Foxborough Historian Tours Charter School, Donates to Holocaust Stamps Project

Send your stamps to: FRCS c/o Jamie Droste. All postage stamps are accepted as students move towards the ultimate goal of collecting 11 million stamps to honor the lives of those lost during the Holocaust.

Editor's note: The following release was published on Foxborough Regional Charter School's website.

Recently, Foxborough Regional Charter School welcomed New England Newspaper and Press Association Hall of Fame member Jack Authelet and his wife Marge for a special tour of the campus. 

The Authelets brought with them several meaningful donations, asked thoughtful questions and shared stories about the stamps they were donating, collected by friends and family over the years.

In his retirement, Authelet, a Foxborough resident, is serving as the town's historian. After reading a recent article by Christine Igo Freeman, Mr. and Mrs. Authelet selected FRCS as the recipient for the following donations:

  • Stamp Collection
  •  Writings by Jack Authelet
  • Souvenirs from the U. S. Holocaust Museum, Washington D.C.

Click here to read Authelet’s article, “Eye Witness to History – Irma Geissler Harrington” an inspiring, moving life story about an amazing resident of Foxborough.

"We are very  grateful to Foxborough resident Mr. Gabriel Trost, who frequently volunteers his time to Foxborough Regional Charter School and The Holocaust Stamps Project," FRCS said on its website. "He shares his personal story of his family’s escape from Poland prior to the start of World War II. Mr. Trost lost many of his family members in the Holocaust and our project is especially meaningful to him.

"During his visits he sorts, counts and prepares stamps for the CSL and Club students to use in the latest collage projects. Mr. Trost has volunteered to share his insight and experiences with our history classes. We appreciate his time and support of the school and project."

Donate Your L*O*V*E Stamps to FRCS Project

FRCS Holocaust Stamps Project Needs Your L*O*V*E! 
Save your Love stamps and donate to the school's stamps project.

Can you imagine a love so great that in order to save your child from harm—you put them on a train to live in another country? Imagine that you can’t go with them, and imagine that you might not ever see them again.

This thought actually defies our 21st century imaginations, but for thousands of families living in Germany this is exactly what they HAD to do to SAVE their children from the coming wave of violence and intolerance.

In progress, a new stamp collage featuring the Kindertransport.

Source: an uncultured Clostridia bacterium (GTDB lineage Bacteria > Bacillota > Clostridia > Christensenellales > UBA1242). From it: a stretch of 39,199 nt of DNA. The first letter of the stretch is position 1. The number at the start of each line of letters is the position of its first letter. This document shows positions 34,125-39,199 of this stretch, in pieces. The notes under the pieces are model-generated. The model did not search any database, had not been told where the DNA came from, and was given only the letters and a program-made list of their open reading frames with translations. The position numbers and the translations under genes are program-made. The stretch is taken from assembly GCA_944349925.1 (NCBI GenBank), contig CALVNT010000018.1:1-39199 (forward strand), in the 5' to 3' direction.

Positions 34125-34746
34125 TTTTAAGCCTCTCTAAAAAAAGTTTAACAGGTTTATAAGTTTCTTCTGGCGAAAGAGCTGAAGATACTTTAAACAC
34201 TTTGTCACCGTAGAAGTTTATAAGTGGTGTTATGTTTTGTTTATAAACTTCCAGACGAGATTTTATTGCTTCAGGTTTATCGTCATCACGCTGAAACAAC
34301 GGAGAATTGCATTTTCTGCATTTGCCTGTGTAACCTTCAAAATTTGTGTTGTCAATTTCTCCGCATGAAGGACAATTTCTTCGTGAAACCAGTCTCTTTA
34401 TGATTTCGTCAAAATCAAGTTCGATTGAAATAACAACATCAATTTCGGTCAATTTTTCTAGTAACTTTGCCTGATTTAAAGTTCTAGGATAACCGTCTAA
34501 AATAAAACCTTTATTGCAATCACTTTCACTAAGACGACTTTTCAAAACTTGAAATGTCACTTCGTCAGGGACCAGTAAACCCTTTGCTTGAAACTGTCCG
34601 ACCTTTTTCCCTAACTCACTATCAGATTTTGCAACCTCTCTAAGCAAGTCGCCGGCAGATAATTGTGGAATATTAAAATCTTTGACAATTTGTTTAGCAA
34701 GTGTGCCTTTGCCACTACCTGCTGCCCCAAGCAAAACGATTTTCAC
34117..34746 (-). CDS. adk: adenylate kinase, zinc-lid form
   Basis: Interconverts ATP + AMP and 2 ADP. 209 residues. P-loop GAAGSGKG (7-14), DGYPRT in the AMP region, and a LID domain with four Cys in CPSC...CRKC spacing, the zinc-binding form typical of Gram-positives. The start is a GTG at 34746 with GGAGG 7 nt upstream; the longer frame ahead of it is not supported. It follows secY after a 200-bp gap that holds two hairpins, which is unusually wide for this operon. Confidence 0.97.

The Holocaust Stamps Remembrance Community Service classes celebrate this act of love that saved at least 10,000 children from the horrors of war and genocide. This collage will be featuring Love Stamps—any stamp that features the word love. Love stamps will be used to make the rails for the train in the collage. Also needed for this collage are stamps that feature children.

Visit the Kindertransport website to learn more about this time in history! 
“The first Kindertransport arrived at Harwich, England on Dec. 2, 1938, bringing 196 children from a Berlin Jewish orphanage burned by the Nazis during the night of Nov. 9. Most of the transports left by train from Vienna, Berlin, Prague and other major cities (children from small towns traveled to meet the transports), crossed the Dutch and Belgian borders, and went on by ship to England.

Hundreds of children remained in Belgium and Holland. The transports ended with the outbreak of war in September 1939. One very last transport left on the freighter Bodegraven from Ymuiden on May 14, 1940 – the day Rotterdam was bombed, one day before Holland surrendered – raked by gunfire from German warplanes. The 80 children on deck had been brought by earlier transports to imagined safety in Holland.

Altogether, though exact figures are unknown, the Kindertransports saved around 10,000 children, most of them Jewish, from Germany, Austria, Czechoslovakia and Poland. None were accompanied by their parents; a few were babies carried by children.” 

Please send your Love stamps to: FRCS c/o Jamie Droste. Any and all postage stamps are accepted as progress is steadily made towards the ultimate goal of collecting 11 million stamps to honor the lives of those lost during the Holocaust.


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